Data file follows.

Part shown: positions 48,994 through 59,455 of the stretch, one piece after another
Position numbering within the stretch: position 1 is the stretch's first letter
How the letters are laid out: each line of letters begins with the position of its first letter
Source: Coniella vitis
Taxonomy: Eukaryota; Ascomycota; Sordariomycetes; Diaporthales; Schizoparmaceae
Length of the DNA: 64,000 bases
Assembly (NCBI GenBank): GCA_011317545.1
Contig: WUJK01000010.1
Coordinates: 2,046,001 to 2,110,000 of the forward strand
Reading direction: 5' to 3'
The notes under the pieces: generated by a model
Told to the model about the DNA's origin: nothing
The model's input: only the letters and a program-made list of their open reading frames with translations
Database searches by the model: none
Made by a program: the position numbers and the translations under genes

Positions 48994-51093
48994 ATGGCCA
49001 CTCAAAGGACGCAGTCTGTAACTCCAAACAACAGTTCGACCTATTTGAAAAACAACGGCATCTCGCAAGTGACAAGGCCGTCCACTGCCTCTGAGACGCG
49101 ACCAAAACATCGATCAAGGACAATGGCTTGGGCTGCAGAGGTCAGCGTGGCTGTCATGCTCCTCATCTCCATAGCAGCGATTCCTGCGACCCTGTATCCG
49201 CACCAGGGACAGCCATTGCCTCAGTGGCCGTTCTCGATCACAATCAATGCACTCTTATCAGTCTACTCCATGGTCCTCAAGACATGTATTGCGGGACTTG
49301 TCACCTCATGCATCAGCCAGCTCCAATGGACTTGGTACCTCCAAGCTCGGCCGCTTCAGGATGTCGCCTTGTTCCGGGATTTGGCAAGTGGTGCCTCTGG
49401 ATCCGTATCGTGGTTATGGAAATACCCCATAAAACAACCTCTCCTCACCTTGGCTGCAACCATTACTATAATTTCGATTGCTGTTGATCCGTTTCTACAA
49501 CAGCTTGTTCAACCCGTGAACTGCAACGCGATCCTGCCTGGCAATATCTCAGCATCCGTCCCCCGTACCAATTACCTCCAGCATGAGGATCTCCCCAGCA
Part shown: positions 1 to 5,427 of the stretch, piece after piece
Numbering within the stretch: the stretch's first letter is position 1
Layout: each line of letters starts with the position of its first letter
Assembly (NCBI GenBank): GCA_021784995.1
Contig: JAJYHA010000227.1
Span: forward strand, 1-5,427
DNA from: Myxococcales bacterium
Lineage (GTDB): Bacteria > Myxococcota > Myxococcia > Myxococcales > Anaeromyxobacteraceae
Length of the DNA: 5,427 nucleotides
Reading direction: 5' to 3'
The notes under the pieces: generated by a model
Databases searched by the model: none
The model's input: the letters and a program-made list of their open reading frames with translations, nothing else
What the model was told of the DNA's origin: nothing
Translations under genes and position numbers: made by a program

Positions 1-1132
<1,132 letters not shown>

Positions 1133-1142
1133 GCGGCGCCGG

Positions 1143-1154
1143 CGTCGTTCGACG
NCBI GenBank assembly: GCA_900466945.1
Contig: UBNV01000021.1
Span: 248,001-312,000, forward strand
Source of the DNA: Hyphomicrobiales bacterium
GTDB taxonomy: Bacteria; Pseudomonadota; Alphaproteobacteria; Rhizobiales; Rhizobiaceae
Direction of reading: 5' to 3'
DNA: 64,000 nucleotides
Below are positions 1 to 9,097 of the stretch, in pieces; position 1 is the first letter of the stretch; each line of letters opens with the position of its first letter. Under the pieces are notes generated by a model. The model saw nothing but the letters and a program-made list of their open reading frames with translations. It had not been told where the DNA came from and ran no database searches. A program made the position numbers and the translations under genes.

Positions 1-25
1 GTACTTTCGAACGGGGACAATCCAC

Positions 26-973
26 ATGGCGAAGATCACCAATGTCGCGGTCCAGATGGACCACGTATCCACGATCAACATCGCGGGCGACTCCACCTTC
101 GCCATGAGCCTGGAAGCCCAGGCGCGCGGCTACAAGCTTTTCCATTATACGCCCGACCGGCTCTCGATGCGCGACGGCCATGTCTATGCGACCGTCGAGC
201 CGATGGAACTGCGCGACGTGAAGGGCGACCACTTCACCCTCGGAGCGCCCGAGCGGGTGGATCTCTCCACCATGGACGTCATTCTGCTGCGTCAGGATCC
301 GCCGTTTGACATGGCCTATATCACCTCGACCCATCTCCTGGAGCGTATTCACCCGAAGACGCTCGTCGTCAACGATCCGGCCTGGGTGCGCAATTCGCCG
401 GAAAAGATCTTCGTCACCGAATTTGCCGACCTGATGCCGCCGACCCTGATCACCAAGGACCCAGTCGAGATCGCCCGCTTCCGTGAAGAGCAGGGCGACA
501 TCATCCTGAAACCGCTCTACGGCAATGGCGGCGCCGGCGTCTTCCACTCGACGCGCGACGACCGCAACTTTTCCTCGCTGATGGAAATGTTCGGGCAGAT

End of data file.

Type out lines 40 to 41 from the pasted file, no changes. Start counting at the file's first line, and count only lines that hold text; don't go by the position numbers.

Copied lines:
<1,132 letters not shown>

Positions 1133-1142